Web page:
While Orr’s title puts emphasis on the “world wars,” he treats the moment of in between—the interwar period—as critical to understanding female employees’ gradual entrenchment in the French military from 1914 to 1944. According to Orr, it was during the interwar period that women’s position in the military evolved due to budgetary issues, hiring preferences, manpower needs, and eventually, a growing trust in women as a loyal part of the military. Orr’s emphasis on women’s “gains” in the interwar period takes issue with Patrice and Margaret Higonnet’s “double helix” theory that asserts that women’s roles vis-à-vis men did not fundamentally change as a result of World War I. Their 1987 essay, published in Behind the Lines: Gender and the Two World Wars, argues that although women took on new roles during World War I within the traditionally masculine sphere, this change only happened when such labor could be measured against men’s “super-masculine” roles as soldiers. Even when women stepped into traditionally masculine roles as men went to the war front, it did not change the gendered relations of power: a woman’s role still remained defined in relation to that of men. They point out that women employed in traditional masculine positions, such as in munitions factories or as drivers, were fired after World War I, returning to more traditional “female” positions, such as secretaries. In conversation with the Higgonets, Orr demonstrates that change did occur in the French military over a longer trajectory. Explicitly refuting the “double helix,” Orr instead says that women’s place in the military did significantly evolve over the course of the interwar period in ways that shifted gendered relationships of power.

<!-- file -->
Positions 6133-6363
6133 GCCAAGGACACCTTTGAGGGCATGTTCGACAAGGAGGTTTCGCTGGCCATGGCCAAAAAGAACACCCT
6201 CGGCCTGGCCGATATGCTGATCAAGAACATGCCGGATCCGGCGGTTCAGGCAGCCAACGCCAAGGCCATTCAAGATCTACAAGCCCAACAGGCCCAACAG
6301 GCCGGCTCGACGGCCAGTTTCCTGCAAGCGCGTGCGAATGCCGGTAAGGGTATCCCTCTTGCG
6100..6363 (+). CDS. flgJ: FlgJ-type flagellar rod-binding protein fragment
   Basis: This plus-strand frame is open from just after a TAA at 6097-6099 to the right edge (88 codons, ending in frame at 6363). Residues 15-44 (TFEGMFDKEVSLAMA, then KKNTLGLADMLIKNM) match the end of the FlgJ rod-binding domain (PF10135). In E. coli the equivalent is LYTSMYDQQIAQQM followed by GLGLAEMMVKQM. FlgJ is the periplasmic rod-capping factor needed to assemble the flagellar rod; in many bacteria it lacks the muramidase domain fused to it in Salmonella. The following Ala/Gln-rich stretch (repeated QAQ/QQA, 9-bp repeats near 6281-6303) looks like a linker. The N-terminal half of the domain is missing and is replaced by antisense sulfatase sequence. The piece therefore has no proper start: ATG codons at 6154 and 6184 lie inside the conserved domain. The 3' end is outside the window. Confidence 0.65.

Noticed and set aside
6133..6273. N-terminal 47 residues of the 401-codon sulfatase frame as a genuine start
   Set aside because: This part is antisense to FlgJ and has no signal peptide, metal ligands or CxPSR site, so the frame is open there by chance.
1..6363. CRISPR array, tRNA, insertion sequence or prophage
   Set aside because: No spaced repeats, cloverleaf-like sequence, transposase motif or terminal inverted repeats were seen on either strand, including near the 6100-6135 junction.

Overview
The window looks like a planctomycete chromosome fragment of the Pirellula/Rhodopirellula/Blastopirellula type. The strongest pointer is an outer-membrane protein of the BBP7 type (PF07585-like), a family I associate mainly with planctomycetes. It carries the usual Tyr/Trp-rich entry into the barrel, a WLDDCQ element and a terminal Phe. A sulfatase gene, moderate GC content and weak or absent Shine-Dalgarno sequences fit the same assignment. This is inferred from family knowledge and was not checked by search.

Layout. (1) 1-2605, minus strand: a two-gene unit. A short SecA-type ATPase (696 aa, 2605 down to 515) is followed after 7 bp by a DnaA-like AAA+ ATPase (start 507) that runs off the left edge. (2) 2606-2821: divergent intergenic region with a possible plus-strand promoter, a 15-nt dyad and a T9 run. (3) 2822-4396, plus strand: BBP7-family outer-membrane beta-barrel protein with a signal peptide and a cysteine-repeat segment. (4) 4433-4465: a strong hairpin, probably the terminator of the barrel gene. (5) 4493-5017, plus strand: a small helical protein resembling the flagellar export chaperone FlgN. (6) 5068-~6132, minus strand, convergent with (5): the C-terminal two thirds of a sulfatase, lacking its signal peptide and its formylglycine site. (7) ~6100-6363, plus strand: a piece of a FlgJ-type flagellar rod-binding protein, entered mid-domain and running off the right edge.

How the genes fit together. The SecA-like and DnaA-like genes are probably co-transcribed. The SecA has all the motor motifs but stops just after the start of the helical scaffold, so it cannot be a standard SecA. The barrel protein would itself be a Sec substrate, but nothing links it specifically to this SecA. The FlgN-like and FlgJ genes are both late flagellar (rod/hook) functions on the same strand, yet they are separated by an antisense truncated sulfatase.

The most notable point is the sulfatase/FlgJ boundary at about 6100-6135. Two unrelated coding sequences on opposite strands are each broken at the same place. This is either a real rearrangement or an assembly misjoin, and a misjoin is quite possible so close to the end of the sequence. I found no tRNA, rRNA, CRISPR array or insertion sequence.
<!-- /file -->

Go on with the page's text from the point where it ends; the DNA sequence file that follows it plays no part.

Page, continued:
Throughout the book, Orr points to the contested nature of female military labor and the irony of their expanded place in the military following World War I. The story that Orr describes is not one of the heartfelt acceptance of women as vital military labor, but rather a fraught political and budgetary battle. On the eve of World War I, the French military actively eliminated women from the military. The French military battlefront had historically included women: the cantinères. These women had followed the troops to battle, treated the sick and wounded, and fed soldiers. In 1914, the French military banned the cantinères in an effort to “masculinize” the war front and the French Army. Yet, in the midst of the war, the military had to backpedal on their blanket elimination of female workers. In desperate need of manpower, the French Army began to hire women into clerical and civilian positions that, unlike the cantinères, were kept separate from the battle lines. By bringing women into the military in civilian positions, the military gained crucial male bodies to send to the war front.